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Making the Match: People First

by Grace East

At its heart, our CLICK system’s success relies on the relationships formed between teaching partners. What sets Gazelle International apart is our focus on people before field. Don’t share the same discipline? No problem (see our previous blog post entitled Field Schmield!) Don’t live in the same time zone? We’ll make it work. Not sure where to begin? That’s where we come in.

Making the professional connection starts with the personal. Our founder Nancy Ruther leads prospective CLICK instructors through a series of workshops that help teachers consider not only what they want in a partner, but also what they themselves offer in a collaborative partnership. First, we introduce teachers to the concept of virtual exchange, exposing them to the exciting ways that they can internationalize their classroom and expose themselves and their students to a world outside their own.

To do this, we’ve partnered with institutions across the US as well as those in France, Mexico, and the Netherlands. To help faculty start thinking about collaboration, we do a series of icebreakers and activities that lend themselves to collective discussion around teaching values and practices. We begin by asking simply: What makes a good teacher? What makes a bad teacher? Our teachers from Université Paris-Saclay and Northern Essex Community College created this list using Zoom’s whiteboard during our first Explore Workshop together.

After Explore, we move on to Connect where teachers really get a chance to know each other and consider potential teaching partners. One exercise asks the participants what they value in collaborative teaching, e.g. a recent Padlet example from Université de Lorraine and several US partners. Here, teachers begin to explore what they’re looking for and share expectations, hopes, and ideas for a possible collaboration. Notice how we haven’t even touched on course content yet, but rather the unique skills and attributes an instructor brings to the table as well as must-have qualities and deal breakers in a potential partner.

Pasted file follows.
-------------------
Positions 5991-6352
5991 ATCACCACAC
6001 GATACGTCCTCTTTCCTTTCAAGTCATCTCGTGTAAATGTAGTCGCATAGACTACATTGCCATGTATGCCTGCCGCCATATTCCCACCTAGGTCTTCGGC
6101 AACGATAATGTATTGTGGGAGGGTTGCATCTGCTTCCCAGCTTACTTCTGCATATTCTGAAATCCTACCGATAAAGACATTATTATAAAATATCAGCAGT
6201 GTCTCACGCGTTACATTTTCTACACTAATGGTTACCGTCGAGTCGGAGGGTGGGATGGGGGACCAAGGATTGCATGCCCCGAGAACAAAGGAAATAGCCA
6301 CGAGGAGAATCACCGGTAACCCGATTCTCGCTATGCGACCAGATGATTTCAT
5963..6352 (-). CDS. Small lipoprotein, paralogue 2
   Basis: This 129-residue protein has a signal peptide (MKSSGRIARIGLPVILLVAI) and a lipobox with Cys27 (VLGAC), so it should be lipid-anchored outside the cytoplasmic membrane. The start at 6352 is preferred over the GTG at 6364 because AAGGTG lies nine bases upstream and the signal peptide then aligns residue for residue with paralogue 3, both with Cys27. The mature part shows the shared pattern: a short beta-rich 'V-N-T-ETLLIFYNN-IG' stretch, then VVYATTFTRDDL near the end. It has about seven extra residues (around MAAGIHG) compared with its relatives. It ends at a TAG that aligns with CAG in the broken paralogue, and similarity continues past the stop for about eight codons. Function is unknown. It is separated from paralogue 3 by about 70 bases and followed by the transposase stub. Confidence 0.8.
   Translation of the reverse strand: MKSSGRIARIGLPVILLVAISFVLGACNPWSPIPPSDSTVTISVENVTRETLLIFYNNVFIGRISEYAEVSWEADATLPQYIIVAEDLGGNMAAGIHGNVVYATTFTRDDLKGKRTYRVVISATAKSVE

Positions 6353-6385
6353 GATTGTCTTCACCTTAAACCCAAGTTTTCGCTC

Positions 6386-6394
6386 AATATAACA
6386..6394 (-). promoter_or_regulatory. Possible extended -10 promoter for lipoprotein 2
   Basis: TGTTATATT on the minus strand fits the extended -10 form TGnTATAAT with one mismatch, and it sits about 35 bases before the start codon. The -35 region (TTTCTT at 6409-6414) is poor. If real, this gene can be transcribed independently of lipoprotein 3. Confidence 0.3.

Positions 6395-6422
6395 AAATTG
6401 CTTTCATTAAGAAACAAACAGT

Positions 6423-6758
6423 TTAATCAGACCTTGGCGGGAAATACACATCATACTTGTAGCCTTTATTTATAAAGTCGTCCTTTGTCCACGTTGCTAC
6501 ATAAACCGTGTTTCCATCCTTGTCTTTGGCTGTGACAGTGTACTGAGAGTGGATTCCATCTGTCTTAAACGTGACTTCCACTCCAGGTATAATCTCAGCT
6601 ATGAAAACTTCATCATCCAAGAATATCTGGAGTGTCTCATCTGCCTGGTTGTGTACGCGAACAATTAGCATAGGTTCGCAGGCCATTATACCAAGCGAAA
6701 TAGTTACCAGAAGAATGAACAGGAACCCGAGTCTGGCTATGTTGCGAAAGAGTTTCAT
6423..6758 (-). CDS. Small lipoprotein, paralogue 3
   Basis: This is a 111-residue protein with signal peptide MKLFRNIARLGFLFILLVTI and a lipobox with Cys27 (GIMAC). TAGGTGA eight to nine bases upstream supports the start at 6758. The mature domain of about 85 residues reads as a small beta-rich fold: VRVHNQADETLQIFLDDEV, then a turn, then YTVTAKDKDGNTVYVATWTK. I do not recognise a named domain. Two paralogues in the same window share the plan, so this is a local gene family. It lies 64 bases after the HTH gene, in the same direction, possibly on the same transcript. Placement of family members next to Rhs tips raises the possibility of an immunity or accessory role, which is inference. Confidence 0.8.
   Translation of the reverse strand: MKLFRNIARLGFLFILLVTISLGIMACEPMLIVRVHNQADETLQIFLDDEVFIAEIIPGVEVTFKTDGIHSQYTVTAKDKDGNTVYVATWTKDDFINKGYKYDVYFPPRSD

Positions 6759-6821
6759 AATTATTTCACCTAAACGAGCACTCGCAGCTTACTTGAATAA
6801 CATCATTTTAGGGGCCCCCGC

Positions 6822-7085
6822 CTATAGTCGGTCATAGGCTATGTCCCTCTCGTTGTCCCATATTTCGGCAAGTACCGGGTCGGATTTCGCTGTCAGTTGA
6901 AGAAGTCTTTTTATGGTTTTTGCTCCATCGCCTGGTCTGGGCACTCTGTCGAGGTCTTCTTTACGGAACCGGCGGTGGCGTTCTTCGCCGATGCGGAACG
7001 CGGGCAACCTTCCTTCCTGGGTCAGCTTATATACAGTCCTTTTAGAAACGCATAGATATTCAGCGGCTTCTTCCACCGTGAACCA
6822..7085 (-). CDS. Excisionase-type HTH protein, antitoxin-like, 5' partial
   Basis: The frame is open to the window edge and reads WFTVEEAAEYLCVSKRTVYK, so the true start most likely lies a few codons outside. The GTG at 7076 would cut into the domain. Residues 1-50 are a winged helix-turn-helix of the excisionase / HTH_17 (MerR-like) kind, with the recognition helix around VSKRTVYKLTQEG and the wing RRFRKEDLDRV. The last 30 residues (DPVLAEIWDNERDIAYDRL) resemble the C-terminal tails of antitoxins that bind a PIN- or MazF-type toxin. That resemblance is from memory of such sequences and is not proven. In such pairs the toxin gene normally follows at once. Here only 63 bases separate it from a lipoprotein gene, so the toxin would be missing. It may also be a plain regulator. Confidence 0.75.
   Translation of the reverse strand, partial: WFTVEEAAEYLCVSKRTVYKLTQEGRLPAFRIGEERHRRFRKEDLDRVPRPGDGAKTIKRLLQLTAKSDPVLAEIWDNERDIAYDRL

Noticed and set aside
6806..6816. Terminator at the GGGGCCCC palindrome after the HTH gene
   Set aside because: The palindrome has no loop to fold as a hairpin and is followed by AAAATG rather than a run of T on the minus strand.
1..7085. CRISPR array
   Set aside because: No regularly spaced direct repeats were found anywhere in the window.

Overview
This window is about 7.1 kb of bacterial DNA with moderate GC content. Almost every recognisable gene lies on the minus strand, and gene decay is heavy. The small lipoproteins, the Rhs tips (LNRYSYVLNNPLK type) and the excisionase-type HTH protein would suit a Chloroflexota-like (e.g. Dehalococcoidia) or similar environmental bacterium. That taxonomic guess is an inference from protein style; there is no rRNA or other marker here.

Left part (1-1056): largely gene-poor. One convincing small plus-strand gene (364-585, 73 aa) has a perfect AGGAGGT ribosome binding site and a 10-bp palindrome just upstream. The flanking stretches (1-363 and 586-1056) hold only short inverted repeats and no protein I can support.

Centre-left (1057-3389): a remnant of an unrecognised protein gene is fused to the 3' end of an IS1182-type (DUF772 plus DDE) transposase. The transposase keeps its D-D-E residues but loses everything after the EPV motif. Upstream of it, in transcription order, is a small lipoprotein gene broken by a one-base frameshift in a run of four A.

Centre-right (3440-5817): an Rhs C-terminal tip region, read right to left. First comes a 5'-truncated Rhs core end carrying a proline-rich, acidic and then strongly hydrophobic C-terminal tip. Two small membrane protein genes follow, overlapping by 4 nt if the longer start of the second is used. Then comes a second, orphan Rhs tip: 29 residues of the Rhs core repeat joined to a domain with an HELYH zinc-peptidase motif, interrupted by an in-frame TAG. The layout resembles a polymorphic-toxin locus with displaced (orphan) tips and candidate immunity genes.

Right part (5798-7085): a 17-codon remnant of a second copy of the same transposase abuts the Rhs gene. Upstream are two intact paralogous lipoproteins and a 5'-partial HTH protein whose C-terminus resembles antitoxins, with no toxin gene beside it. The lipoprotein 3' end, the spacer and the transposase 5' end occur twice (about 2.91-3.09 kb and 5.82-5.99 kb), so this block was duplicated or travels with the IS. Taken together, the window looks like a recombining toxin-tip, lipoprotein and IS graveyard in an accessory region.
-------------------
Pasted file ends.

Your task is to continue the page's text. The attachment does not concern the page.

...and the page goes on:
In Connect, we provide ample time for discussion between instructors in what we like to call “speed dating” in Zoom breakout rooms. We especially enjoy watching teachers connect over similarities outside of teaching, like a love for dogs, a musical hobby, or a favorite place to travel. Seemingly challenging differences such as different disciplines, time zones, and cultures can be creatively solved when two teachers connect as people first. At the end of our second Connect Workshop, teachers rank their top three choices for a CLICK project teaching partner with a confidential poll. Reviewing the preferences with us, campus liaisons are often pleasantly surprised at the reciprocal compatibility that emerges in such a short amount of time.

After Connect, the collaborative magic begins and teaching pairs embark on CLICK project planning with our Design Workshops. Once you and your partner have your full shared syllabus ready to run, we stay with your teaching team through implementation to meet the challenges that always arise and ensure that you and your students succeed. While we wish there were a secret sauce to dramatically reveal, the real key to successful virtual exchange is teachers’ enthusiasm for the project and investment in student outcomes. When these qualities coincide with our careful pairing process, the elements are in place for great collaboration.

2 November 2021

Grace East

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